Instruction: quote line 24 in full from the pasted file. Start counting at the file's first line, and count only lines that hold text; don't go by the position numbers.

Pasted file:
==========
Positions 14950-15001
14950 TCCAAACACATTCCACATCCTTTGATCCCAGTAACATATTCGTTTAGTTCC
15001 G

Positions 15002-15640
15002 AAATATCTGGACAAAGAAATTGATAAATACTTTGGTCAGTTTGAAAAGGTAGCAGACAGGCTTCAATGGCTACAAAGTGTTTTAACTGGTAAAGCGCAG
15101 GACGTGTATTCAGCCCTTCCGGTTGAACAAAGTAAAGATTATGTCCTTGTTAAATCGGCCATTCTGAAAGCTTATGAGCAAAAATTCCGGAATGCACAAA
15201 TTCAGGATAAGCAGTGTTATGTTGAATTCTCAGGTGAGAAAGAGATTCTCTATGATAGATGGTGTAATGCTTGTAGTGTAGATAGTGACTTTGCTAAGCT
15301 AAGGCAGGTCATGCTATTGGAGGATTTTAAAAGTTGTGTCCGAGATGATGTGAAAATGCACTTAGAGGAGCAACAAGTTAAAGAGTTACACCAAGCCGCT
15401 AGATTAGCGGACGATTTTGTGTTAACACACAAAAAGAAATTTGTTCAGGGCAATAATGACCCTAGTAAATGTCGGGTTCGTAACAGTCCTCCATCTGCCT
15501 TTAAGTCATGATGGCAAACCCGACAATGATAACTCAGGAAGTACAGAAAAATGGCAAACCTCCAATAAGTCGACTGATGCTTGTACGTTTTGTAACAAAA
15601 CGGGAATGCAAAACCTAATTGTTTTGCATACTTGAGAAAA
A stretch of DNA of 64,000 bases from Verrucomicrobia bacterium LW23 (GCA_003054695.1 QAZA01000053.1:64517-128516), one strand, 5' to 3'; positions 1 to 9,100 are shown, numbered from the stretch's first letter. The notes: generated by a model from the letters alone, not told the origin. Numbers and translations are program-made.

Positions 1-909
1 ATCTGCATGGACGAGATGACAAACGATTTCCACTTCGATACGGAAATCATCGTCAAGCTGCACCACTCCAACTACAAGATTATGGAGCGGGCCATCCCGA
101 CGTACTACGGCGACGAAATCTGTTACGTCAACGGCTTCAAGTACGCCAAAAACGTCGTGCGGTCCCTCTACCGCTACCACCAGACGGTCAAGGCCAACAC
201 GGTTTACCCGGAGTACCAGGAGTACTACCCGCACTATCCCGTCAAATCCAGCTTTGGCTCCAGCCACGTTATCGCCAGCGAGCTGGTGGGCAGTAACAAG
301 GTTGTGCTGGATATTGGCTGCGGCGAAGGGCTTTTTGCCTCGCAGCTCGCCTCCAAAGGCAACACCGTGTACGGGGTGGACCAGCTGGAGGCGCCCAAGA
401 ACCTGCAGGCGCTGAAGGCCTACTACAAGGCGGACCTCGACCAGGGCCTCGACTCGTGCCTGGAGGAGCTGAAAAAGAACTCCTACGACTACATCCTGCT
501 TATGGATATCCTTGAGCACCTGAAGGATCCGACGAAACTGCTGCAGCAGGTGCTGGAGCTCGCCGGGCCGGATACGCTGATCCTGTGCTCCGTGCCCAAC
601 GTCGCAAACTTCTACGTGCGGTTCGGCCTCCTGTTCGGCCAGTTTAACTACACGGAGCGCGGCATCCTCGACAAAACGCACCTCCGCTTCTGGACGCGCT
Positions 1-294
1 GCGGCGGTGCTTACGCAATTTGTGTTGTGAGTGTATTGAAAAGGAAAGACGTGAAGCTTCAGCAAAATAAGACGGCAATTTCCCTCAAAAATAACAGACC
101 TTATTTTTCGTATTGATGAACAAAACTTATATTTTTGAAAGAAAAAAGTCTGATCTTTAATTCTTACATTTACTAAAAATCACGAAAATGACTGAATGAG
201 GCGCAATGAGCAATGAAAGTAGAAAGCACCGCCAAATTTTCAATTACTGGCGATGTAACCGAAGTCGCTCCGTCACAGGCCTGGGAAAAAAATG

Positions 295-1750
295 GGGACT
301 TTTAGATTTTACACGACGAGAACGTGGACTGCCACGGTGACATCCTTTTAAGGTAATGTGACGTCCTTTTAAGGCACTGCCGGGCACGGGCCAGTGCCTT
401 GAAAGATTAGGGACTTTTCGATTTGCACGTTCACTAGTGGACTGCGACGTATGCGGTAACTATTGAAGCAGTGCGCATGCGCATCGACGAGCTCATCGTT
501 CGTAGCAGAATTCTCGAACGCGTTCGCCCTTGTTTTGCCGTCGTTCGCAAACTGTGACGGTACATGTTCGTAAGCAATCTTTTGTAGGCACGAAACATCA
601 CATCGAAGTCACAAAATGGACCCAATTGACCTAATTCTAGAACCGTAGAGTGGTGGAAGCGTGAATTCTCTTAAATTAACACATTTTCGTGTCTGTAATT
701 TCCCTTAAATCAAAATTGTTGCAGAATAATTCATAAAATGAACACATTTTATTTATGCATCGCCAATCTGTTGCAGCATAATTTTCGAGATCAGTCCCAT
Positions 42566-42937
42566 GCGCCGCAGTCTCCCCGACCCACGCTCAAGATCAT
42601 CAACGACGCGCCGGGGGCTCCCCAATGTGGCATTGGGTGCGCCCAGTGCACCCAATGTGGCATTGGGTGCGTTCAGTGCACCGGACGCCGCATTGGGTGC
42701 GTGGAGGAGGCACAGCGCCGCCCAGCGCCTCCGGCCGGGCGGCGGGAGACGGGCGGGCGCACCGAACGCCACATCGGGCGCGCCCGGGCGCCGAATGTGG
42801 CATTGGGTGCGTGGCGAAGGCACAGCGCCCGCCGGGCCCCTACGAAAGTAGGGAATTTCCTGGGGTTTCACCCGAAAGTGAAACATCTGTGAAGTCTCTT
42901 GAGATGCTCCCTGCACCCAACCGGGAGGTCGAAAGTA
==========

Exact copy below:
201 GCGCAATGAGCAATGAAAGTAGAAAGCACCGCCAAATTTTCAATTACTGGCGATGTAACCGAAGTCGCTCCGTCACAGGCCTGGGAAAAAAATG